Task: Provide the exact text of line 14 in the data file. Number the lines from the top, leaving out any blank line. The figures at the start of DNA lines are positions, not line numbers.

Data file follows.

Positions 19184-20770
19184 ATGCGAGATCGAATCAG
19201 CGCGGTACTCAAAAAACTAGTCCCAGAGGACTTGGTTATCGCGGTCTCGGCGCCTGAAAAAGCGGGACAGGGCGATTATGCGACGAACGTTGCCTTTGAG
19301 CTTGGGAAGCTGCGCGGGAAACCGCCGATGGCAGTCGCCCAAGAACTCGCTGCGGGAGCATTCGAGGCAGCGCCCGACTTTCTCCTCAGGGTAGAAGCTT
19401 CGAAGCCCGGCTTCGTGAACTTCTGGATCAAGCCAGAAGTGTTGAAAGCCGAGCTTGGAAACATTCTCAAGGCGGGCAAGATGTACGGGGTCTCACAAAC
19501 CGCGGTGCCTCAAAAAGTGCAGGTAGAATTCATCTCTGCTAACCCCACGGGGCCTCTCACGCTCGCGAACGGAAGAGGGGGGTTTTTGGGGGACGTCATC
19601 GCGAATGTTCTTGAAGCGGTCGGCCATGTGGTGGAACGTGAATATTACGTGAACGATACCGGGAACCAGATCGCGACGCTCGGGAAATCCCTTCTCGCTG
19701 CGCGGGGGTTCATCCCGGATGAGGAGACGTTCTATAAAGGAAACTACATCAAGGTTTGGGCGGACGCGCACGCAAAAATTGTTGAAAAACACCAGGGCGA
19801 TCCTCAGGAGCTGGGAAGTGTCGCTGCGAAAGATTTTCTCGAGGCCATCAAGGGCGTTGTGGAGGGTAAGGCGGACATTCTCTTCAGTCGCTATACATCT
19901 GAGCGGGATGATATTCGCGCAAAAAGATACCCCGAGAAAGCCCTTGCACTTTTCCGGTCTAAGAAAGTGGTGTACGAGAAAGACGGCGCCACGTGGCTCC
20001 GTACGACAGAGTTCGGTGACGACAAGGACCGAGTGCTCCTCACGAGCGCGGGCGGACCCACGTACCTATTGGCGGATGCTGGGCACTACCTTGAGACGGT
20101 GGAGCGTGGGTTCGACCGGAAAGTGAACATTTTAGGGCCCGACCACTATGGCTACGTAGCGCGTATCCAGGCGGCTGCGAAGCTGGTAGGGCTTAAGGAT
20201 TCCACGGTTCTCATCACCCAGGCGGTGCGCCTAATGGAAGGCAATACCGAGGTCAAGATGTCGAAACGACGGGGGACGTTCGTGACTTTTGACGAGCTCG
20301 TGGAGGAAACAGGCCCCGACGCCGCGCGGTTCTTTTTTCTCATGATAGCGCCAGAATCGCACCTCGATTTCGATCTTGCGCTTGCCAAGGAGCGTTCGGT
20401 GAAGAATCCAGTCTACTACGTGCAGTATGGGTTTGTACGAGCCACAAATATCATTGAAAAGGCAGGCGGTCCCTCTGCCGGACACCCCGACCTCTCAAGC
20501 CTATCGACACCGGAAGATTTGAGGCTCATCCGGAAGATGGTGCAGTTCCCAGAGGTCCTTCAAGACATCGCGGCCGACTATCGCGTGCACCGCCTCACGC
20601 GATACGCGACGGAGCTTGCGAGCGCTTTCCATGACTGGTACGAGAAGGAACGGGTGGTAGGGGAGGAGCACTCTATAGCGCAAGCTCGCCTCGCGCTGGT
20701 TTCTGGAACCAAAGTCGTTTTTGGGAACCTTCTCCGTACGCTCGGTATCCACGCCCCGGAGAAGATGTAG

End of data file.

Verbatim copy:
20301 TGGAGGAAACAGGCCCCGACGCCGCGCGGTTCTTTTTTCTCATGATAGCGCCAGAATCGCACCTCGATTTCGATCTTGCGCTTGCCAAGGAGCGTTCGGT